DEVIL'S LINE Vol. 1 by Ryo Hanada
DEVIL'S LINE is a story that brings in elements of action, fantasy, and romance. But while Volume 1 introduces the main characters and several possible plots, the direction of the series in general is woefully unclear. In trying to do a lot in one volume, it falls short in several key areas.
50 %
Some potential

Just a few sentences of the DEVILS’ LINE synopsis excited me for the manga. It implied a world of devils committing crimes in Tokyo and the police who track them down. Anyone who has read the manga likely realized this blurb ends up being somewhat of a false flag. While the concept and world of DEVILS’ LINE are intriguing, the manga itself does a very poor job of fleshing it out or giving it substance. On top of that, the story follows a rather dull romance more than anything else. The action only punctuates what ends up feeling like a pointless love story. As a result, the reader ends up turning each page hoping for the start of a plot that really never comes.

DEVILS’ LINE follows half-human, half-devil Yuuki Anzai and university student Tsukasa Taira as they navigate a quick romance in a strange world. In DEVILS’ LINE, devils are more than just a scary myth. Devils make up only .01% of the population and generally are indistinguishable from those around them. However, they have incredible blood-lust and will transform into monstrous beings. While they seem mythical, they aren’t completely hidden from common life. The existence of devils is known to the Japanese, but not for good reason. They’re frequently the perpetrators of violent crimes, especially sexual assault against women. While many find ways to manage their dangerous sides, some succumb to their thirst and attack humans. Anzai uses his enhanced physical devil abilities to stop these crimes.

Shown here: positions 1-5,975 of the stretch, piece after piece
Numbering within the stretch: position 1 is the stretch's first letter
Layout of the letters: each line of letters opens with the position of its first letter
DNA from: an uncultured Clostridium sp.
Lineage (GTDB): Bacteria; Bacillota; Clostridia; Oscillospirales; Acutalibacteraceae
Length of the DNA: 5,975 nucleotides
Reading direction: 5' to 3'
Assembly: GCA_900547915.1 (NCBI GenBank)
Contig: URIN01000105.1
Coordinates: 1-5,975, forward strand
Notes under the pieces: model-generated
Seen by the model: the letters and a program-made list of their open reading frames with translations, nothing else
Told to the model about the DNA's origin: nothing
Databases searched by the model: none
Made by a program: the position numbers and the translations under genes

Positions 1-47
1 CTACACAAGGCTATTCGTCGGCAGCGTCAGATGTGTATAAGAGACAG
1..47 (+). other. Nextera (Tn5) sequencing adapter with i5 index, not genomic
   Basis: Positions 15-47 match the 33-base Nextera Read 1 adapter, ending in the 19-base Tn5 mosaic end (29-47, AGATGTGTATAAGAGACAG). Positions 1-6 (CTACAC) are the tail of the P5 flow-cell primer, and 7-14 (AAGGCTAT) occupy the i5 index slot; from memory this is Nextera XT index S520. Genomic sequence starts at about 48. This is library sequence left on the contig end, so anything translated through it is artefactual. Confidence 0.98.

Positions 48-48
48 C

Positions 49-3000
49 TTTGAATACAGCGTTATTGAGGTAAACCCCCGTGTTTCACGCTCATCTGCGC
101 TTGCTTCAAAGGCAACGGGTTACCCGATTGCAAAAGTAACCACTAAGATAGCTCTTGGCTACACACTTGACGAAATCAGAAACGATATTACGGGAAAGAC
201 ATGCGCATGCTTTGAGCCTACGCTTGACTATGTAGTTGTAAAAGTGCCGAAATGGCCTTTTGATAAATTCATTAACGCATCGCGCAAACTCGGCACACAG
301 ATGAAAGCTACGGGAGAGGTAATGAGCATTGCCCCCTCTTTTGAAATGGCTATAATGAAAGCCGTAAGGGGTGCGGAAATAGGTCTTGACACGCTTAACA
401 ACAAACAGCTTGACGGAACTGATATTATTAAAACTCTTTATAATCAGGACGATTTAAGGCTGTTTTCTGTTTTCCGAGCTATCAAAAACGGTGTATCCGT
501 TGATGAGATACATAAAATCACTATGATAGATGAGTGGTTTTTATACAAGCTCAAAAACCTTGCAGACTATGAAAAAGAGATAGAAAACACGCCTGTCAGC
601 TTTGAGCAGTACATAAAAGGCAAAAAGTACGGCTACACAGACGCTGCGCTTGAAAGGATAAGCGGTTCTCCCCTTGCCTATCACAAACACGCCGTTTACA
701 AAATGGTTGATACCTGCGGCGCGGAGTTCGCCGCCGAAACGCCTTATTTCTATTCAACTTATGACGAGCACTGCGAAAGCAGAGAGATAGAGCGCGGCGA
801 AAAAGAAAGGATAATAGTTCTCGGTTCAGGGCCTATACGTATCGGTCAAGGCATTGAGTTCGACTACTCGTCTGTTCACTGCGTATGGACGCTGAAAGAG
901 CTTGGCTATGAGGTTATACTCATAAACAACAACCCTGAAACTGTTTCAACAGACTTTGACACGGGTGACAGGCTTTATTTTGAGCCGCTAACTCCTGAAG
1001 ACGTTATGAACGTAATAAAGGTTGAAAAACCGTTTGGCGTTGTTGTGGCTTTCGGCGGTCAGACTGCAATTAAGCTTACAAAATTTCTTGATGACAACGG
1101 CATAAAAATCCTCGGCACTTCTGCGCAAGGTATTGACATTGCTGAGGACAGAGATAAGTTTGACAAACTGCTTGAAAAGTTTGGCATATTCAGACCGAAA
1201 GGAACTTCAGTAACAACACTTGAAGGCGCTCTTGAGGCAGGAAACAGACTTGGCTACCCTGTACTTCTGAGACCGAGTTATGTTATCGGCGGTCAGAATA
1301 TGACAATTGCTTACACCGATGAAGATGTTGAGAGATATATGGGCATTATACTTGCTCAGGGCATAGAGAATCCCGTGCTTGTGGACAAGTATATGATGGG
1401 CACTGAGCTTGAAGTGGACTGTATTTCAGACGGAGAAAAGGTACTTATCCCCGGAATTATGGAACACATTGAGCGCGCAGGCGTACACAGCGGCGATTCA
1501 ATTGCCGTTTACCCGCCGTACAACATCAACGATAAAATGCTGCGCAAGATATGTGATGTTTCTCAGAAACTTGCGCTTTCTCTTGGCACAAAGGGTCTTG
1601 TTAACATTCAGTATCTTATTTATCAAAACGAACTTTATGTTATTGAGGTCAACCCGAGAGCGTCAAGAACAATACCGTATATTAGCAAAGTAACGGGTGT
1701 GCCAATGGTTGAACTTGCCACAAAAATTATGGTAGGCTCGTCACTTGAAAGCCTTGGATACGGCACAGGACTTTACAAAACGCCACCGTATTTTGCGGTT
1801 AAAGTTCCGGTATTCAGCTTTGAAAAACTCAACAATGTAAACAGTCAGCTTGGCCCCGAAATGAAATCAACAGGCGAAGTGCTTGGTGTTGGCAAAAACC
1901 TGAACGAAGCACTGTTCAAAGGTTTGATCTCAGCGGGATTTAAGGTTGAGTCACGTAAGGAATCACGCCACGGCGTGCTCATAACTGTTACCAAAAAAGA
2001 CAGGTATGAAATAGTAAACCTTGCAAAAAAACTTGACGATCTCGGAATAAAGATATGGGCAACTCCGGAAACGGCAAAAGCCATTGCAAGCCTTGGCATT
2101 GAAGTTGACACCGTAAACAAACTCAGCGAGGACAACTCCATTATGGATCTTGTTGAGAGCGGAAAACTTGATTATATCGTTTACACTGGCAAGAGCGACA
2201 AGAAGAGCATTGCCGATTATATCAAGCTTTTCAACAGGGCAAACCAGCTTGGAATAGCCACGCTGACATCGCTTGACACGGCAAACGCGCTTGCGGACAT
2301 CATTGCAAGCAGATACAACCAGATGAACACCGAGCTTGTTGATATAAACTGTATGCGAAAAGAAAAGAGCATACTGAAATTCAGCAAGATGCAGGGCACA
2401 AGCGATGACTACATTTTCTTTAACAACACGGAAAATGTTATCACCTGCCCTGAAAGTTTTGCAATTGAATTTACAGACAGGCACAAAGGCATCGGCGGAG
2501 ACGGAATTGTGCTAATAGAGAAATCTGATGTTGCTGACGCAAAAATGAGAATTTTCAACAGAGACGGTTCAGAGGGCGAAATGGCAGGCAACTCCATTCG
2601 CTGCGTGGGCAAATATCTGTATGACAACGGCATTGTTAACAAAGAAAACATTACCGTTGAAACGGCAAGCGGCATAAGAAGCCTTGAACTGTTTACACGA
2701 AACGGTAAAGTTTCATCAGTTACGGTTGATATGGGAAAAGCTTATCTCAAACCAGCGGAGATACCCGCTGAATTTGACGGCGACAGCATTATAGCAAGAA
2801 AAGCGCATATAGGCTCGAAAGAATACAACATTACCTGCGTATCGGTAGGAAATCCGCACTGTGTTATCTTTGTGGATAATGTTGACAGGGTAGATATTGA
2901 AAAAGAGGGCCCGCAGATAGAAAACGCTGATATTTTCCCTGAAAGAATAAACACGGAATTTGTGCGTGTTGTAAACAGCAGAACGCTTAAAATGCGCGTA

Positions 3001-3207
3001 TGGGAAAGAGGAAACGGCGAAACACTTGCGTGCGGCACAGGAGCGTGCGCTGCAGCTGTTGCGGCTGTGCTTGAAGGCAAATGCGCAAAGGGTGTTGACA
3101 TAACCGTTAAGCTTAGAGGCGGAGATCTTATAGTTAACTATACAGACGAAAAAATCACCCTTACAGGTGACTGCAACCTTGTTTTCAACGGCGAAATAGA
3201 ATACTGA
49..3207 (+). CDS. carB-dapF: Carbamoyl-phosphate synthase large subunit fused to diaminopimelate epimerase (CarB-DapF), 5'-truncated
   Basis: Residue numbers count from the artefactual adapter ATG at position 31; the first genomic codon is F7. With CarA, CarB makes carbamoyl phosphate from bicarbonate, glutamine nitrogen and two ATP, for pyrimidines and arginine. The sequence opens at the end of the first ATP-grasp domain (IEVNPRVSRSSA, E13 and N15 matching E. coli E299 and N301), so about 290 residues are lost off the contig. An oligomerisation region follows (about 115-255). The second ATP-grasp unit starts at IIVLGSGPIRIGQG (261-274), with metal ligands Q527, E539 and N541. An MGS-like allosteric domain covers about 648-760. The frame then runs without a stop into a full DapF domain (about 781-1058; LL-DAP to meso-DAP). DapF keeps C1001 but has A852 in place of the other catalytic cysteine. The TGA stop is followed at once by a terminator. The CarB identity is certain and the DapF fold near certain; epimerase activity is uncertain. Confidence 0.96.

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Some Overused Clichés

While this certainly isn’t the first I’ve seen of a monster-hidden-among-humans-type manga, I appreciate this concept. Having a police force of devils fighting devils checks all the boxes for a fantasy-action anime. With the addition of investigative responsibilities, one would expect DEVILS’ LINE to focus on some kind of supernatural criminal enterprise. The manga opens with Anzai tracking down and hunting a devil, making procedural police work seem like the type of thing the manga would delve deeper into.